Real Estate

Home Sales Post A Rare Decline For May As Mortgage Rates Rise

Home prices rose 1.5% month over month in May, their smallest increase of any May in Redfin’s records, which go back to 2012, according to a new report from Redfin, a technology-powered real estate brokerage.

The housing market cooled considerably as mortgage rates climbed to their highest levels since 2009. Seasonally-adjusted home sales fell 3% month over month, their only May decline on record outside of 2020, when the start of the pandemic sent shock waves through the housing market.

Despite this decline in demand, the inventory of homes for sale still fell from a year earlier. As the market remains tight and new listings also decline, May saw the smallest drop in active listings since November 2019.

“The sudden and dramatic surge in mortgage rates has been a shock to the system for housing,” said Redfin chief economist Daryl Fairweather. “With inflation still at 40-year highs, mortgage rates are likely to stay elevated for a while, so the market will have to adjust to this new reality.”

She added, “The good news is that cheap debt is no longer fueling unsustainable home price growth, and existing homeowners are in a good position, holding record high home equity with debt financed at record low mortgage rates. Home buyers, however, are facing mortgage rates near 6%, which means the housing market slowdown will likely continue into the fall. But one silver lining is that home buyers are facing less competition for the first time in two years.”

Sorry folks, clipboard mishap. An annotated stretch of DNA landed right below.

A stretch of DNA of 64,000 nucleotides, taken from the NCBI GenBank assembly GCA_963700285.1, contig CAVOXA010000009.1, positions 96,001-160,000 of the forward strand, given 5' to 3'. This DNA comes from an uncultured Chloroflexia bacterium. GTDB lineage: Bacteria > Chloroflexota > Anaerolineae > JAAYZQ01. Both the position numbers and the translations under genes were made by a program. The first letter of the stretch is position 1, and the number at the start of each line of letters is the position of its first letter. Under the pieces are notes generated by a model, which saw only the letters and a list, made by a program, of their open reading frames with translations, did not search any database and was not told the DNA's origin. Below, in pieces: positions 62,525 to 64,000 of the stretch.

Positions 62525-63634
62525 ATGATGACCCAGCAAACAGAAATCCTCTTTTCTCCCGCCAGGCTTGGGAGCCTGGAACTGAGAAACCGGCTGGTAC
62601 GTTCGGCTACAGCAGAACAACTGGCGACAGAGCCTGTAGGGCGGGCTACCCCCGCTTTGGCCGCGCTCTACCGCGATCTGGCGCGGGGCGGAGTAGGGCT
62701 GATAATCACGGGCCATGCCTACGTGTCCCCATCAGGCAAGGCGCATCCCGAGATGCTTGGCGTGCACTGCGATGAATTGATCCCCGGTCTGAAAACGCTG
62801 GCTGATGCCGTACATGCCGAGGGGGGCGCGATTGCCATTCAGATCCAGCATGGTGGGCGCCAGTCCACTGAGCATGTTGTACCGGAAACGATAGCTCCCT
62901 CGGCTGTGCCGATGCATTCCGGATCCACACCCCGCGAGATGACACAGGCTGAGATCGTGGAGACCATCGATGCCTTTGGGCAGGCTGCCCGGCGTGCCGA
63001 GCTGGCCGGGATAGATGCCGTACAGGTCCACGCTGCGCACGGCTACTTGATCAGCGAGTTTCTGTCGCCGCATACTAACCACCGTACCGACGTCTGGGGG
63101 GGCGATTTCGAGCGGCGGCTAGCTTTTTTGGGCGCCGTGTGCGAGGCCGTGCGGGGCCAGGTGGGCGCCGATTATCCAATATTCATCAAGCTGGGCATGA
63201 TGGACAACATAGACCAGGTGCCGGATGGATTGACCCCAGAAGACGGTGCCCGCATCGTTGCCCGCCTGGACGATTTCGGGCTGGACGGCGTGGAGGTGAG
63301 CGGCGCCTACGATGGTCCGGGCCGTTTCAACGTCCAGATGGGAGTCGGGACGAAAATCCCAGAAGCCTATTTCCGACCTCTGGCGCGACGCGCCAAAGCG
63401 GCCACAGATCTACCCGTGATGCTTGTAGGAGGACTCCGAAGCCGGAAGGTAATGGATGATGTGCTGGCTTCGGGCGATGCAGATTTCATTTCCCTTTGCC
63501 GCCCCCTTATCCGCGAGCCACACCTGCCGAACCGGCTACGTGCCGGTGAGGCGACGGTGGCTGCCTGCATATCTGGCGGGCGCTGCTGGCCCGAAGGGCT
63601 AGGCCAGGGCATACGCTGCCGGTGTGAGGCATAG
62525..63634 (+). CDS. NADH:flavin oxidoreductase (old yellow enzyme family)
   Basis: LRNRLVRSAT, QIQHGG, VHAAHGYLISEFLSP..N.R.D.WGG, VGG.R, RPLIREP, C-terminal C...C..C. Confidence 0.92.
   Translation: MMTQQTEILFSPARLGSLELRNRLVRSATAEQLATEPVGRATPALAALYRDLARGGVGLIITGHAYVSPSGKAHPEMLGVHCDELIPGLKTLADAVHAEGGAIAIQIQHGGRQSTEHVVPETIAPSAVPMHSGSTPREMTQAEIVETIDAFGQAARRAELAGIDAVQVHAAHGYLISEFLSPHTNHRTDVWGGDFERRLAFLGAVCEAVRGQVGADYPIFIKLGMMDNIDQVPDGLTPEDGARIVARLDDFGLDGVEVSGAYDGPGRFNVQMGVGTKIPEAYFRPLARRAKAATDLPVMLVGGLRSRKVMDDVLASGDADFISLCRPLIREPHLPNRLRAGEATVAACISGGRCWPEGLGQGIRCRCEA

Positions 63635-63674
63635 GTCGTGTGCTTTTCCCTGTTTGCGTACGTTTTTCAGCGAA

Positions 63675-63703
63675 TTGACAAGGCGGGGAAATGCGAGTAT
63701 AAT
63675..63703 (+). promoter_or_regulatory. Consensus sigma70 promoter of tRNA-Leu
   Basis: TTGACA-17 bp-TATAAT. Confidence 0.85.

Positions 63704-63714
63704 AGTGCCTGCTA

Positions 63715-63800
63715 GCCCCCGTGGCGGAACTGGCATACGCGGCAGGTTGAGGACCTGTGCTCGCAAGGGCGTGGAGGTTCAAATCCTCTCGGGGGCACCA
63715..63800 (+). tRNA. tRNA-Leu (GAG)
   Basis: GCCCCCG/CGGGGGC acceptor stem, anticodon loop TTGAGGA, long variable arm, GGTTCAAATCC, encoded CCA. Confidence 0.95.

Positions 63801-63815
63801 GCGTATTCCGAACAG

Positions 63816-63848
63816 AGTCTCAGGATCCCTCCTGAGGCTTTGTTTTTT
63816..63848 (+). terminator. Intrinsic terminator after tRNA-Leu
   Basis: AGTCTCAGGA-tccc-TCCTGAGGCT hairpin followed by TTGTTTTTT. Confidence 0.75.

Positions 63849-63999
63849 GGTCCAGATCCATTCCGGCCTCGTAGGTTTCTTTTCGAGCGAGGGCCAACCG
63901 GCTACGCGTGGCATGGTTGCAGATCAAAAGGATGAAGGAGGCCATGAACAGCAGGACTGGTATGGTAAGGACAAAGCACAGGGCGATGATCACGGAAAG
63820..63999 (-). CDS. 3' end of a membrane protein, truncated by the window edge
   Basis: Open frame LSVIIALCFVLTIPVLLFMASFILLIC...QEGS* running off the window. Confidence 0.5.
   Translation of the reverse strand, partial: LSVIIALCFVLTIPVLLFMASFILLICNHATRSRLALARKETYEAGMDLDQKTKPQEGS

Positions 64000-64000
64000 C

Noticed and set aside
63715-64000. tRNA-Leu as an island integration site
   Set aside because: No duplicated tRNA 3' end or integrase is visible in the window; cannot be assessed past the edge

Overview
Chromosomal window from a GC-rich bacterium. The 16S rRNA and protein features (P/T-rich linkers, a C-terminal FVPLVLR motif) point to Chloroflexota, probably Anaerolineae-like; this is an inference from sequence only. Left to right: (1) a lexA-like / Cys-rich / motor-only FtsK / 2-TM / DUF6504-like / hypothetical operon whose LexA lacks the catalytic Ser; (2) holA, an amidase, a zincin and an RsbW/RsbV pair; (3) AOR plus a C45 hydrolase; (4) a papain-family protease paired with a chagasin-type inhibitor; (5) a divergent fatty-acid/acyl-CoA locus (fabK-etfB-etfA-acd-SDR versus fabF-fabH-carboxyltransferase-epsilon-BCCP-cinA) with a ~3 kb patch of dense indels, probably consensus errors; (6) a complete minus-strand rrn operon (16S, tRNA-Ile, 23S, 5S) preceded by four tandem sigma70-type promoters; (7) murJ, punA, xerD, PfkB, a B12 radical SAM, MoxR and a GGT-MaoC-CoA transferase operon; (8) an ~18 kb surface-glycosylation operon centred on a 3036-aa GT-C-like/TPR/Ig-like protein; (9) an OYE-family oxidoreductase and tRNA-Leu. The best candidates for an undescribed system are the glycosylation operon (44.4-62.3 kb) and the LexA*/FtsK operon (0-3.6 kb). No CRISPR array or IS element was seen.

• Indianapolis was the fastest market, with half of all homes pending sale in just four days, the same as a year earlier. Denver; Omaha, Nebraska; Oklahoma City and Portland, Oregon were the next fastest markets, with five median days on market.
  • In San Jose, California, 84.5% of homes sold above list price, more than any other metro Redfin analyzed. Next came 83.6% in Oakland; 79.3% in Worcester, Massachusetts; 76.3% in San Francisco; and 76% in Rochester, New York.


  • North Port, Florida had the nation’s highest price growth, rising 30.5% since last year to $475,000. Tampa came next at 28.1%, followed by Las Vegas (26.8%), Knoxville, Tennessee (25.9%), and Orlando, Florida (25.8%).
  • No metros saw price declines in May.


  • Honolulu led the nation in year-over-year sales growth, up 5%, followed by Denver, up 4%. El Paso, Texas rounded out the top three, with sales up 3.7%.
  • West Palm Beach, Florida saw the largest decline in sales since last year, falling 25.5%. Next came Lake County, Illinois (-22.9%) and Anaheim, California (-22.4%).


  • Elgin, Illinois had the highest increase in the number of homes for sale, up 35% year over year, followed by Chicago (18.9%) and Austin, Texas (15.6%).
  • Allentown, Pennsylvania had the largest decrease in overall active listings, falling 46.3% since last May. It was followed by Greensboro, North Carolina (-35.2%), Bridgeport, Connecticut (-31.6%) and Hartford (-29.3%).

Redfin Estimate

  • Miami (48.4%) had the largest share of homes predicted to sell for below list price, according to Redfin Estimate data, followed by Baton Rouge, Louisiana (40.6%) and Tulsa, Oklahoma (40.0%).
  • Sacramento (90.8%) had the largest share of homes predicted to sell at or above list price, followed by Oakland (90.1%) and Worcester, Massachusetts (89.6%).

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